This is a great plugin with lots of potential.  


Thursday, July 31, 2008

Creating a new Grails tag to convert military time to standard time

I have a situation where I need to store time as military time (i.e. 0900 is 9:00 AM), but I want to display it as standard time. So, I created a new tag library in Grails to perform this for me. I then simply use the new tag in my gsp page, and all is well. Here's the code you would put in your taglib directory:

class MyTagLib {
def standardTime = {attrs, body ->
out << showStdTime(body())

def showStdTime(militaryTime) {
def hours
def minutes
def ampm = "AM"
if (militaryTime.trim().size() != 4) {
return militaryTime
try {
hours = new Integer(militaryTime[0..1])
minutes = militaryTime[2..3]

if (hours > 12) {
ampm = "PM"
hours -= 12

if (hours == 12) {
ampm = "PM"

if (hours == 0) {
hours = 12
} catch (Exception e) {
return "Format Exception: " + e.toString()

return hours + ":" + minutes + " " + ampm

And here's the tag as it looks in my gsp page (substitute the lt for <>. I couldn't get the formatting working right):


Wednesday, March 26, 2008

More on changing a button name when toggling show/hide

Here's a cool way of making the div area hidden first:

Dynamic messaging and i18n in Grails

When using Grails for internationalization (i18n), you sometimes want to send some dynamic data to insert into the string. For instance, you don't just want to say "User not found.", you want to say "Keith Cochran not found.". So, to do that, you need to pass that information at runtime. Here's how to do that.

In your file, add an {x} where you want your dynamic parameters to go. Number them starting at 0. For instance, define user.not.found in like this:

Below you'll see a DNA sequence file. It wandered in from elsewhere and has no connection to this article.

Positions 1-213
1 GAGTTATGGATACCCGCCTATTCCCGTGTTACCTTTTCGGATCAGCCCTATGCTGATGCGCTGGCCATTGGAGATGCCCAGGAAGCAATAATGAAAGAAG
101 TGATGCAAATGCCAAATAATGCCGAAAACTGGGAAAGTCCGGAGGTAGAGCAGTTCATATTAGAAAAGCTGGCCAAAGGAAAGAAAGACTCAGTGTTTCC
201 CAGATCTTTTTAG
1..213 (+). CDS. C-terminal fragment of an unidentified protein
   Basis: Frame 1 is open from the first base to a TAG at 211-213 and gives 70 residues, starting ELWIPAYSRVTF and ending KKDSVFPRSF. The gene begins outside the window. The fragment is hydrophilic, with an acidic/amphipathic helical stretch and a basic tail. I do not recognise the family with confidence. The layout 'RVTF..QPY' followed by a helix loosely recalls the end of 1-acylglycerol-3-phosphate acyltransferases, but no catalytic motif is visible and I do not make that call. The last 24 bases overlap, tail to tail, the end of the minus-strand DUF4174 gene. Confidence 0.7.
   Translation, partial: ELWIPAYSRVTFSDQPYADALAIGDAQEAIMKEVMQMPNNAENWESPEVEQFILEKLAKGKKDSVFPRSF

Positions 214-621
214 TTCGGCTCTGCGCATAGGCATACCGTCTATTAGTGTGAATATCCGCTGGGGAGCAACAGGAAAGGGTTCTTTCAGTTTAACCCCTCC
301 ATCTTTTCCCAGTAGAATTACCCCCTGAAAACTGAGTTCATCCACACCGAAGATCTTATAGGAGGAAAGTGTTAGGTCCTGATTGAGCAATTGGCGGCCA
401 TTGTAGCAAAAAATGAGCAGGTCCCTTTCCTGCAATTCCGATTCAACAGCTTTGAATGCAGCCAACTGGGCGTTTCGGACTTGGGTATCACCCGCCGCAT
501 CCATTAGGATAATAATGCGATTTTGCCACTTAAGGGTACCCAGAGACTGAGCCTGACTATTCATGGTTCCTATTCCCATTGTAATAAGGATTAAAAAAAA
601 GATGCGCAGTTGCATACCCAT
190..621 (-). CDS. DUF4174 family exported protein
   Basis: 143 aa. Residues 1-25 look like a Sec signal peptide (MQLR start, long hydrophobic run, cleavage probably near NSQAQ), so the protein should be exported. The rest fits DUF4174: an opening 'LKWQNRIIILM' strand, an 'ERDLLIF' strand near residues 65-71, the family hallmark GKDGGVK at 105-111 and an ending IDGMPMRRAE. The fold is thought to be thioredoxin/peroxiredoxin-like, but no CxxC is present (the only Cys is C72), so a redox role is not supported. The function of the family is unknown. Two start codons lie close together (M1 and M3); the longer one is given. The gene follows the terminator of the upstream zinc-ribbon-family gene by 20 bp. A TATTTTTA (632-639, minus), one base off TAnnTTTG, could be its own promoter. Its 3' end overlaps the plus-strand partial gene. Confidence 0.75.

user.not.found={0} {1} not found

Now, when you call up that particular string from a controller, pass in the variables you want to display at runtime:

flash.message = message(code: "user.not.found",
args: [user.firstname, user.lastname])

This makes your messaging back to the user much more informative.


Notes on Grails Internationalization (i18n)

When using Grails for web app development, it's desirable to place all text in files. When you do this, you can easily change the text to another language, and that makes internationalization easier. You still have to deal with other issues such as date formats and currency, but at least the text is easy to modify that way.

Once you have all your properties files created, you can make change languages by passing in the lang parameter and setting it to the language of your choice. For instance, if you want to list out some values, you can call the "list" action and pass it the Spanish language as a parameter.

<g:link action="list" params="[lang:'es']">

Note: Once you pass this parameter to any page, your app will now be in that language until you change it.

So, in order to facilitate this, you need to create the necessary files and reference the properties in your code. For example, create a file and add text such as "Search" for your home page.

Now, you can create a that contains your Spanish translations:

So, once you have all the text defined in your file(s), (one for each language you are translating to) all you then need to do is reference that particular property in your code. Grails picks that up and inserts the appropriate property for you. Here are some tips on doing that in your code.

In the GSP page, if you want to reference the file in just plain text, use the g:message tag:

<g:message code="" default="Search"/>

This tells Grails to find the property "" in the properties file, and insert that value here. If it cannot find "" in your properties file, it will insert whatever is in the default parameter.

When using the sortableColumn GSP tag, use the "titleKey" parameter to set the property as follows:

<g:sortableColumn property="title" titleKey="certification.title"/>

To set the text of a button, you can pass in a variable from the controller. I've used the flash scope to pass data back to the view, but you can use another object if you want to and return it. First, grab the value from the flash scope in the GSP page as follows:

<input type="submit" value="${}"/>

Next, in the controller action, just set the parameter before you return: = message(code: '')

Now, the action in the controller will grab the message and throw it into the variable. You simply read that variable in the GSP page and it's all good. There's probably a better way of reading that parameter directly in the GSP page, and when I find it, I'll post an update.